Al Harrington is finally a Pacer after what seemed like a full season worth of rumor and speculation.
Loyal Nothing But Nylon reader A-Wam questions why people care:
Thank you to the Indiana Pacers and Atlanta Hawks for finally ending what has been the most overblown, unsurprising, uncomplicated player acquisition in the NBA this summer.
The Pacers brought tweener forward Al Harrington back to Indiana in exchange for a future first round draft pick.
Don’t get me wrong, I understand why the Hawks wanted to take their time and get the best offer after throwing out the idea that you could field a competitive NBA team with five small forwards.
Furthermore, I don’t blame Harrington for never wanting to take another dribble wearing a Hawks uniform in the apathetic pro sports town that is Atlanta. But forgive me for not getting excited about this recent blockbuster.
In theory, Hawks GM Billy Knight probably felt now was the time to pull the trigger based on the fact the Atlanta Braves are about to miss their first division title in over a decade, the Falcons traded T.J. Duckett, and oh by the way, the pride of Georgia—college football season is just around the corner with the Yellow Jackets taking on second-ranked Notre Dame on opening weekend.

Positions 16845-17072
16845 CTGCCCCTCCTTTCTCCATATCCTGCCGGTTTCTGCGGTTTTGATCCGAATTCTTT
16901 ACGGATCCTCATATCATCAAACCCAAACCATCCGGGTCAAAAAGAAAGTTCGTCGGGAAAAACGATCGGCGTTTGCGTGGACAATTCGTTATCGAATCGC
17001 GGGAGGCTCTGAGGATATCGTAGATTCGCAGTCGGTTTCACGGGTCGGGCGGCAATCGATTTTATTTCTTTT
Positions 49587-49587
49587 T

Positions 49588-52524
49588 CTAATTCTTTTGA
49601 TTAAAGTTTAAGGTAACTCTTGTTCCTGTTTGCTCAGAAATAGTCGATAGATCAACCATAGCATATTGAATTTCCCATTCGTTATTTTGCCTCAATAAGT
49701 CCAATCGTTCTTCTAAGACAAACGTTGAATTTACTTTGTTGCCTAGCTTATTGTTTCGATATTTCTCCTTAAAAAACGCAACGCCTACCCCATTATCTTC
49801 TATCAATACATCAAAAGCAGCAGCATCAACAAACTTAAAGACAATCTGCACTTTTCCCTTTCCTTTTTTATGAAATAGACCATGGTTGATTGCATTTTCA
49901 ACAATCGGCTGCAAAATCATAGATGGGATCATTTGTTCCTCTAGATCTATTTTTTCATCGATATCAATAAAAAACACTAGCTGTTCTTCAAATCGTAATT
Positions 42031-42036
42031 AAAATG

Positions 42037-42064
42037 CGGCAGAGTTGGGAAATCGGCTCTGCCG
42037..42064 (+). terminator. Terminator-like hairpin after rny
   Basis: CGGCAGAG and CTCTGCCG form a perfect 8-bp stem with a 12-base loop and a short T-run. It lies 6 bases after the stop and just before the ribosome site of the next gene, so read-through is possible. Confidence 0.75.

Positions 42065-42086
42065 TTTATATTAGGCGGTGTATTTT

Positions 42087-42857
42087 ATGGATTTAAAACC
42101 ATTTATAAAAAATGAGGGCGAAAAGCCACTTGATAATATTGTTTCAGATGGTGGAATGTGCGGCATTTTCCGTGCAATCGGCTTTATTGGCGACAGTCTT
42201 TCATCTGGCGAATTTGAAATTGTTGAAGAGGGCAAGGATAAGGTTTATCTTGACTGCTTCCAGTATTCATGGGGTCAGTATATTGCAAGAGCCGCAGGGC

The Harrington trade to Indiana is similar to the plotline of Snakes on the Plane. (For the record, this writer decided to include it in his list of 15 summer movies, regrettably, unlucky No. 13).
Any reasonable person who was allowed to get into the R-rated film knew that snakes mysteriously got onto the plane, would attack and kill some of the passengers, but somehow, someway, Samuel L. Jackson would find a way to save the day and walk away from the situation as cool as he did as Jules in Pulp Fiction.
The same can be said about this trade. Indiana knew that Atlanta had limited options, and without a marquee player on their roster that would fit the Hawks’ needs, a first-round pick was a decent compromise. The proposed four-team blockbuster talked about Monday was as real as the marketing play that allowed you to get a phone call from Jackson demanding you go see his Oscar-worth film.
Giving up that 2007 first round pick may be prove to be Indiana’s worst move yet and despite the acquisition of Harrington, this team will have an even tougher time making the playoffs than they did last year in a division that sent all five teams to the postseason.
Quite frankly, the way the NBA’s Central Divison is shaping up, I think I may have rather been on that plane with Jackson than a fan, player, coach or front office executive of the Indiana Pacers.
The Hawks are some franchise. Where is Steve Belkin when you need him? What? He's there. Oh. Way to get a first round pick for your second best player. That'll help turn things around.